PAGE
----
Published online by Cambridge University Press: 31 January 2019
In recent years, the rights and experiences of transgender (‘trans’) individuals have gained increasing legal, political and social visibility. In the United Kingdom, the landmark Gender Recognition Act 2004 (‘ the 2004 Act’ ) transformed the relationship between trans identities and the law, and began (what is now) a global movement towards affirming individuals ‘preferred gender in a more humane and dignified manner. The emergence of high-profile trans personalities, such as Laverne Cox, Caitlyn Jenner and Chelsea Manning, has thrust trans and gender non-conforming identities into the media spotlight. While the ensuing press coverage has sometimes reproduced unwelcome social prejudices, which have long characterised public responses to non-cisgender expression, more often than not social commentators now engage with trans identities in a sensitive and respectful tone.
Despite the advances being made in trans consciousness-raising, however, the lived-realities (and, indeed, the very existence) of those who experience intersex variance remains underexplored, both within legal academia and wider social discourse. While well-publicised ‘coming out'stories (such as the personal narrative of model Hanne Gaby Odiele) exist, general public awareness of intersex, and intersex visibility, is significantly lower than compared to knowledge of the trans community. To the extent that, like lesbian, gay and bisexual (LGB) equality, greater legal and social acceptance for trans identities has resulted from increasing social familiarity, populations that experience intersex variance would likely benefit from enhanced protection if both political representatives and the general public better understood intersex realities.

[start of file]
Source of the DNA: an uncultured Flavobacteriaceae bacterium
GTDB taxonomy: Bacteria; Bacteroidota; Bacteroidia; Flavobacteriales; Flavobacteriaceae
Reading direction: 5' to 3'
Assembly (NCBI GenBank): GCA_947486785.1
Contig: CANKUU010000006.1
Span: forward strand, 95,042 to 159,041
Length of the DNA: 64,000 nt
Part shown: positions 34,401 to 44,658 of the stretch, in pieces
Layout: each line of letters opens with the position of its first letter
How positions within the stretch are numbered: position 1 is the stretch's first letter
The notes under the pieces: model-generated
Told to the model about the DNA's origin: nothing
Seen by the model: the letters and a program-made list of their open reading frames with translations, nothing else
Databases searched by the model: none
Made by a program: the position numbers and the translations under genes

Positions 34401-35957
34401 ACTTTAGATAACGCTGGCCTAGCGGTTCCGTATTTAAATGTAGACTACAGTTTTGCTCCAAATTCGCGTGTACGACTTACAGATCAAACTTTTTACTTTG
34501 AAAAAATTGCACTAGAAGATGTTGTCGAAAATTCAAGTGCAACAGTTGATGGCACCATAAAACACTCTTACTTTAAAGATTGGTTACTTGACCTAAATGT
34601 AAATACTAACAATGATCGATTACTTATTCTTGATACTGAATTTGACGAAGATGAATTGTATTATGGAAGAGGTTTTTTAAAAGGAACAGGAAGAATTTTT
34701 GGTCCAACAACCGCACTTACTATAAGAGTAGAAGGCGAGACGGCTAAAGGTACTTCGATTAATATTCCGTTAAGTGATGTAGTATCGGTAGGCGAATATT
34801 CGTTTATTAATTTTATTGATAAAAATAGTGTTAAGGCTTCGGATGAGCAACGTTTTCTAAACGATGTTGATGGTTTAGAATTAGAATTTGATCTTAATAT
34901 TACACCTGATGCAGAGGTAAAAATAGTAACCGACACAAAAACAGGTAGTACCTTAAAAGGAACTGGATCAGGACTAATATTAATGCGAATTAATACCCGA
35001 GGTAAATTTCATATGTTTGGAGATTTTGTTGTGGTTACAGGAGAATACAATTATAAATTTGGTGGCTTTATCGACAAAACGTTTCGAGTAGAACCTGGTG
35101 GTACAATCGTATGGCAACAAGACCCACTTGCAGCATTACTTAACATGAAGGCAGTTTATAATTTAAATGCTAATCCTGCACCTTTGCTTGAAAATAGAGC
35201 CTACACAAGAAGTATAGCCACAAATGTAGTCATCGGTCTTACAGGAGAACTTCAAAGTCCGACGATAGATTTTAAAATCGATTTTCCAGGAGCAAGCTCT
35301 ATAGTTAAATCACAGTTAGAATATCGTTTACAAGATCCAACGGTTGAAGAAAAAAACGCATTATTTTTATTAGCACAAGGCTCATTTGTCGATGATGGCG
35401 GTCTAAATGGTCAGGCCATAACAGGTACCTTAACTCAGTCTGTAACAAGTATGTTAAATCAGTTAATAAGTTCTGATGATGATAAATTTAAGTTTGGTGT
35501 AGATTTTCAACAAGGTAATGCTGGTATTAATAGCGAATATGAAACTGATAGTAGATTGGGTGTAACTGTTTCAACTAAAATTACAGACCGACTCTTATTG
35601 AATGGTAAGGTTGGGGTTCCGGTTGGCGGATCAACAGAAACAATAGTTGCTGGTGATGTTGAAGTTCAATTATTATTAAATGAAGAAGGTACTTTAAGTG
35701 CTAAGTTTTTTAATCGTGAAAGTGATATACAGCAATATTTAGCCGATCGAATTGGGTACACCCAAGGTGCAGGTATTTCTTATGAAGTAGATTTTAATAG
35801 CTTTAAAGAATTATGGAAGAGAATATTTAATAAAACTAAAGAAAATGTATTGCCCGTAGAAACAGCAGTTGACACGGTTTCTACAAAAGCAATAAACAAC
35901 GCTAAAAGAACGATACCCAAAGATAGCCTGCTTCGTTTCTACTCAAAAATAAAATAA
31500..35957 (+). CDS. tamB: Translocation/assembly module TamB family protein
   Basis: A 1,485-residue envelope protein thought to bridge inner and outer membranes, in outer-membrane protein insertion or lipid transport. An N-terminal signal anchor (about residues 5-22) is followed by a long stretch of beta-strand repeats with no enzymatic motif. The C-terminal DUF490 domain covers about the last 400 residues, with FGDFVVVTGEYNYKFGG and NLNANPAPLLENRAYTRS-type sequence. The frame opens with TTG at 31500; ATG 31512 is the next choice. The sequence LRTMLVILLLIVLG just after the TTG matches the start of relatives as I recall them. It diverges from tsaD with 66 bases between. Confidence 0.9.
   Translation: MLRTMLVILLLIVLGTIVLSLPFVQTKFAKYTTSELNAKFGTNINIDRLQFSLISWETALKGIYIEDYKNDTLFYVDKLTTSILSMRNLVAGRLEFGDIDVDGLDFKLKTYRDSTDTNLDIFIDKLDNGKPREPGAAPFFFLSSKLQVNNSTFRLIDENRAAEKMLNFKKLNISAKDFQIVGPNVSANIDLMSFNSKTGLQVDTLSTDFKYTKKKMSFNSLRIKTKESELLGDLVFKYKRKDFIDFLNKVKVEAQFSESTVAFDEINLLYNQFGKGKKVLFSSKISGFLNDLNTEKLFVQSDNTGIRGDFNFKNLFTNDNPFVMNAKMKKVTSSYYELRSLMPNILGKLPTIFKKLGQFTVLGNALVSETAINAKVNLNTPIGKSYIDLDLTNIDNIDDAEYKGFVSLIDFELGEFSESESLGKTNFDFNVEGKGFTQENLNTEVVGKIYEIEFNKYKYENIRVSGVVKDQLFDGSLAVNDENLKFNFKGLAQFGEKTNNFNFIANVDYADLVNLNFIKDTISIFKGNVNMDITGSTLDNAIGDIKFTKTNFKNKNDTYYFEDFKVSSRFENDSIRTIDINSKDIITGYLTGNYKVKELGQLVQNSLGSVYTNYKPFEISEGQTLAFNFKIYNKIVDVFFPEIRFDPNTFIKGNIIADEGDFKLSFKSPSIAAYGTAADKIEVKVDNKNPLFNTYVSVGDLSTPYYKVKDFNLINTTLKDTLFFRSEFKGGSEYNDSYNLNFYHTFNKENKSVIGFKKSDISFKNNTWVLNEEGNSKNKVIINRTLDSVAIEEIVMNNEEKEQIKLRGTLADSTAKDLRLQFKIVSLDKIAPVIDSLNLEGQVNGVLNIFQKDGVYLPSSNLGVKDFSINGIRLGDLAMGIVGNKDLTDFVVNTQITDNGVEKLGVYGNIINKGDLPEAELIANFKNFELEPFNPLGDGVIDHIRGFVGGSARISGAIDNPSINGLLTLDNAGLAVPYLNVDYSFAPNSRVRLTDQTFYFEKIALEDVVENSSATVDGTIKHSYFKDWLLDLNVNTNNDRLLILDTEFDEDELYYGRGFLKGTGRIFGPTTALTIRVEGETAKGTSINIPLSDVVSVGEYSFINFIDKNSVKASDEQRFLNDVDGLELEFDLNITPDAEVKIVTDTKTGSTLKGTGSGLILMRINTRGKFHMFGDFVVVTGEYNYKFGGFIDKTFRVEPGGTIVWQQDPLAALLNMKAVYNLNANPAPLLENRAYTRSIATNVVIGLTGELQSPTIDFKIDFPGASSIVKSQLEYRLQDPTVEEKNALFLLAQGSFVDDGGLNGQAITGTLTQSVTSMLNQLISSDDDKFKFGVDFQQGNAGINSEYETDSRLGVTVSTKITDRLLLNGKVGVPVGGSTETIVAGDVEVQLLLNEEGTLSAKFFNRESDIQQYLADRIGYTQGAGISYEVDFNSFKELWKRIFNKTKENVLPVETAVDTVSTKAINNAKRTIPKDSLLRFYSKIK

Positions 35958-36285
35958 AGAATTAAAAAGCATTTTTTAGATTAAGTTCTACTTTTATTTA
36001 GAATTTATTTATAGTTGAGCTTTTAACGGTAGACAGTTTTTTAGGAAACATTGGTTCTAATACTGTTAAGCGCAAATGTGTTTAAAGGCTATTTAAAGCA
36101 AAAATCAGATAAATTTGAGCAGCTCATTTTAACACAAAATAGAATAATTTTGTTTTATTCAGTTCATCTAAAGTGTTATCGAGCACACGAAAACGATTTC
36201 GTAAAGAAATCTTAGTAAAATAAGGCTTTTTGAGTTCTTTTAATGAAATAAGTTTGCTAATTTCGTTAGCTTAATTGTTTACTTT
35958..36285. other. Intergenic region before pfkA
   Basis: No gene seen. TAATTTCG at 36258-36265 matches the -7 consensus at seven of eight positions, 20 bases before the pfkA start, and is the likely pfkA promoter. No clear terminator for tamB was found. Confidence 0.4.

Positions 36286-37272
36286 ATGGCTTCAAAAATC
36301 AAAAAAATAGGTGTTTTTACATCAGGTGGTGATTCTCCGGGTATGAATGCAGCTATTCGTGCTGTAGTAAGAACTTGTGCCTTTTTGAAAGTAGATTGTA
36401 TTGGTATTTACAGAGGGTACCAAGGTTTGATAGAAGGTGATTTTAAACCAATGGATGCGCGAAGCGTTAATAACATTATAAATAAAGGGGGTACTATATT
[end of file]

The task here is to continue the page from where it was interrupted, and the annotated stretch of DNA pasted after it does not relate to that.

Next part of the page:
This chapter considers the overlap in modern efforts to secure trans and intersex legal rights. For many scholars, the aims and strategies of these movements appear, at least superficially, as inherently oppositional. Since the 1970s, much trans advocacy has focused on fairer, safer and more affordable access to gender-affirming healthcare. Within global trans communities, there are large numbers of people who seek to affirm their preferred gender through medical transition pathways, aligning their physical bodies with their internalised sense of gender.